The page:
Chief Brown's Haunting Words About Violence Against Cops

Dallas police Chief David Brown, in his office last year.
Dallas police Chief David Brown, in his office last year.
Can Turkyilmaz

Last June, 35-year-old James Boulware planted pipe bombs and then shot up DPD headquarters. He was later killed by a police sniper. During an interview with the Dallas Observer, Dallas Police Chief David Brown spoke about the threat of violence his officers feel on the job. In the wake of the fatal shootings of police officers in downtown Dallas, his words have greater impact. 

Chief Brown: It's really amazing that we didn’t lose a cop that night. But the effects of it are real, today. We think that our safe haven is the workplace. You know, we come to work and we gear up to go out to the beat.

And that thought process is now out the window. The workplace is not a safe haven, and it was naive for us to think that it ever was.

It messes with your psyche that when you come to work you need to have your head on a swivel walking between your car and the building. It was a very impactful event for us. It was symbolic to have an attack on police headquarters. I think it reverberates throughout the department still today.

I heard from the Association of Union Presidents, "When we going to beef up security?" It’s on our minds that we’ve got to have a fence, getting control over access at all our facilities. I mean, cops are generally paranoid anyway. We’re hyper-vigilant. We hope for the best, but until we eliminate the worst, we think the worst is going to happen.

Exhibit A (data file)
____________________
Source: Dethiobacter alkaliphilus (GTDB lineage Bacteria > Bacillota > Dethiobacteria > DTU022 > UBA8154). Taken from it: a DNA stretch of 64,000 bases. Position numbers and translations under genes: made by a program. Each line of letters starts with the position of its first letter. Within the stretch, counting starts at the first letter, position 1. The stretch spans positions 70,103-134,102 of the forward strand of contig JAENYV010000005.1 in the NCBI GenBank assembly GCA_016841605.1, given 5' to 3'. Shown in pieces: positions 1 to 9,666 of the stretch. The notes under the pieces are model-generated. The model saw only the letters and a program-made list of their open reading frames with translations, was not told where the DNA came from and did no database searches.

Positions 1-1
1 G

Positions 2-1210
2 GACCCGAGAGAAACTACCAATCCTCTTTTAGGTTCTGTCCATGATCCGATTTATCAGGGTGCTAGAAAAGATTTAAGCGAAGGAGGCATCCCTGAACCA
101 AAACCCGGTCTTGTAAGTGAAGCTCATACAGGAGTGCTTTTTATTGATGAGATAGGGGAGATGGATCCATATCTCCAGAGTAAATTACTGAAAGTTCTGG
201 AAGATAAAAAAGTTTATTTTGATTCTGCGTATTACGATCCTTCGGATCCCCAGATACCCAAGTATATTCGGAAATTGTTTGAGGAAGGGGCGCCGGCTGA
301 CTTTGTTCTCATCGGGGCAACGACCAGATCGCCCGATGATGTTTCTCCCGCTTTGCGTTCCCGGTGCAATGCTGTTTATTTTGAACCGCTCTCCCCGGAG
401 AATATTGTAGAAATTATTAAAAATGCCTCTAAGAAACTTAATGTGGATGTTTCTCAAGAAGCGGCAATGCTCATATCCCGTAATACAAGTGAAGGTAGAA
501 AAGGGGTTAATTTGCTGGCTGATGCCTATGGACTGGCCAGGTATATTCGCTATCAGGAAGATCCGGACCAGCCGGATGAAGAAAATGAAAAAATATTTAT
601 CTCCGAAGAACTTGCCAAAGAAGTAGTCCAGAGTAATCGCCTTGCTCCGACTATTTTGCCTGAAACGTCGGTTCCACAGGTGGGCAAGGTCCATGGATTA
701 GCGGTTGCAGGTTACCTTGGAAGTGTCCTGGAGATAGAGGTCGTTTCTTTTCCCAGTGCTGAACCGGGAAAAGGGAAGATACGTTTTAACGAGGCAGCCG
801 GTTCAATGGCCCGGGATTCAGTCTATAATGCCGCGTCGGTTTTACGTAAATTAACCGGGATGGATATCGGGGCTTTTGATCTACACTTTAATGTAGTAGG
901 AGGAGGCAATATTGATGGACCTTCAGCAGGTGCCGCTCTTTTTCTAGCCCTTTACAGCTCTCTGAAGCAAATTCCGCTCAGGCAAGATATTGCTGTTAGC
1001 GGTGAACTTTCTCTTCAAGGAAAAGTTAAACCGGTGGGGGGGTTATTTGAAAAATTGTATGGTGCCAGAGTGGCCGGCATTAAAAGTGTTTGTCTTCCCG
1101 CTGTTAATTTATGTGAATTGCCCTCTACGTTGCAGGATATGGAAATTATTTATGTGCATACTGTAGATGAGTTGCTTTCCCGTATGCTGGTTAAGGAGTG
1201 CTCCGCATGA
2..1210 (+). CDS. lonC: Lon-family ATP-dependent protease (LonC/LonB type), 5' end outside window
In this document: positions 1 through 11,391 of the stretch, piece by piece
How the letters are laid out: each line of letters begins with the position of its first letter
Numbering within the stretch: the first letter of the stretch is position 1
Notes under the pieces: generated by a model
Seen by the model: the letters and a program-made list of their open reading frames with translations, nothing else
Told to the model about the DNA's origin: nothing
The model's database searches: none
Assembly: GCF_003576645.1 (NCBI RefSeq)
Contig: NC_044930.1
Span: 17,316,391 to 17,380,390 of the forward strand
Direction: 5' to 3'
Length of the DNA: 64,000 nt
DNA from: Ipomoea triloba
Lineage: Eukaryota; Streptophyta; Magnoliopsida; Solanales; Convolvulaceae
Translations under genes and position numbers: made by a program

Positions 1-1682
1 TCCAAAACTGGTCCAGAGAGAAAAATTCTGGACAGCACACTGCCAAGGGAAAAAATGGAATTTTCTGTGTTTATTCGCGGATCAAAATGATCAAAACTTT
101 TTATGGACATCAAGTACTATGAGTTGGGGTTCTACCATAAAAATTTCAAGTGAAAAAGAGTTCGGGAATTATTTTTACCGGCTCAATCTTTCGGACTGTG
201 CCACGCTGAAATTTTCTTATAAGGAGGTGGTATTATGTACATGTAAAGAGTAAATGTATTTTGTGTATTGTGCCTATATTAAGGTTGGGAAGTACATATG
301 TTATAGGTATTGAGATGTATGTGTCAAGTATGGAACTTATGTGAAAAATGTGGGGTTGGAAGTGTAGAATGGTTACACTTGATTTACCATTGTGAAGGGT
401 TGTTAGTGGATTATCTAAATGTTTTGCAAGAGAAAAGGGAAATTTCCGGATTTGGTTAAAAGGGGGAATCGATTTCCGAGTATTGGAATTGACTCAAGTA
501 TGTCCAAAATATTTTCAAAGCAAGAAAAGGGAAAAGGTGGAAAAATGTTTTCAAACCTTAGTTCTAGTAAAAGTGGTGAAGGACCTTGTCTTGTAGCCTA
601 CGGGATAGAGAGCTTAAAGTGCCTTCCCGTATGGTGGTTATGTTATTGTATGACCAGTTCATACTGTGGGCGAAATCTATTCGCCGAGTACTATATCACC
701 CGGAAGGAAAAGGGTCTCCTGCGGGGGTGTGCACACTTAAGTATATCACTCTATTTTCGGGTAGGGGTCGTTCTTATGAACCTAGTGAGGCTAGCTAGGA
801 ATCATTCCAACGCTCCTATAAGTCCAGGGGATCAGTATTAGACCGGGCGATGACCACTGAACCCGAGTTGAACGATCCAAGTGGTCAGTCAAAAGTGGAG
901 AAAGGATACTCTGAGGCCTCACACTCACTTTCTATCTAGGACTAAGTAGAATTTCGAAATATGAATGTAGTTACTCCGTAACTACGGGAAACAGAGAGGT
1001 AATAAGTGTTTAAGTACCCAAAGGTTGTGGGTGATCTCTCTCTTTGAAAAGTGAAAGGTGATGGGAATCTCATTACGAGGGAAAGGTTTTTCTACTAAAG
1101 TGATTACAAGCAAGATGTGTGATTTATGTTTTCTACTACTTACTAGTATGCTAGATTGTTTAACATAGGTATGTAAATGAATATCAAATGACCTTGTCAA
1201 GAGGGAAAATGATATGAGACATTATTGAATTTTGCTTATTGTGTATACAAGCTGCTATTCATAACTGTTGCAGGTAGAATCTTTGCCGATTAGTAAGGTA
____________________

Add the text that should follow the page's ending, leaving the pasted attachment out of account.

Go to a restaurant with us one time. Go eat lunch with us. We’re never going to sit with our back to the door, right? And if you’re in that seat you’re going to have to get up because we have to sit there, because you’re not going to do what I have to do if somebody comes in there and robs the place.

So when things happen like an attack on headquarters, it just supports the way we’re thinking. That may never happen again for another hundred years, but it happened so it could happen again and that’s just how we think.

DO: Were you sort of disappointed when the city hired a consultant to look at hardening police facilities rather than putting some of that money toward improvements that would happen more quickly?

Chief Brown: No. I’ve been around a while, right? This will be my 33rd year, and I was over at City Hall four years as assistant city manager, so I knew the bureaucracy of procurement. Any type of large amount of cash outlay will take a process. ... I knew that, so almost immediately I came to the conclusion that we need to do something that would not depend on that process. So I immediately posted officers with rifles at every police facility. If you look at what happened at the police headquarters attack, what ended that siege was cops confronting him. Bullet-proof glass didn’t end that siege. Gates wouldn’t have ended it. A cop stepped out of their car and returned fire; that’s what got [the shooter] to leave the area. And we continue that today. So if you’re going to come to our facility and try to do us harm, you will be confronted.

DO: An Army medic once told me that the best first aid is fire superiority.

Chief Brown: That’s right. They don’t like it when the rabbit’s got the gun. Hunting’s a sport, but when the rabbit starts shooting back at you, that’s a real sport.


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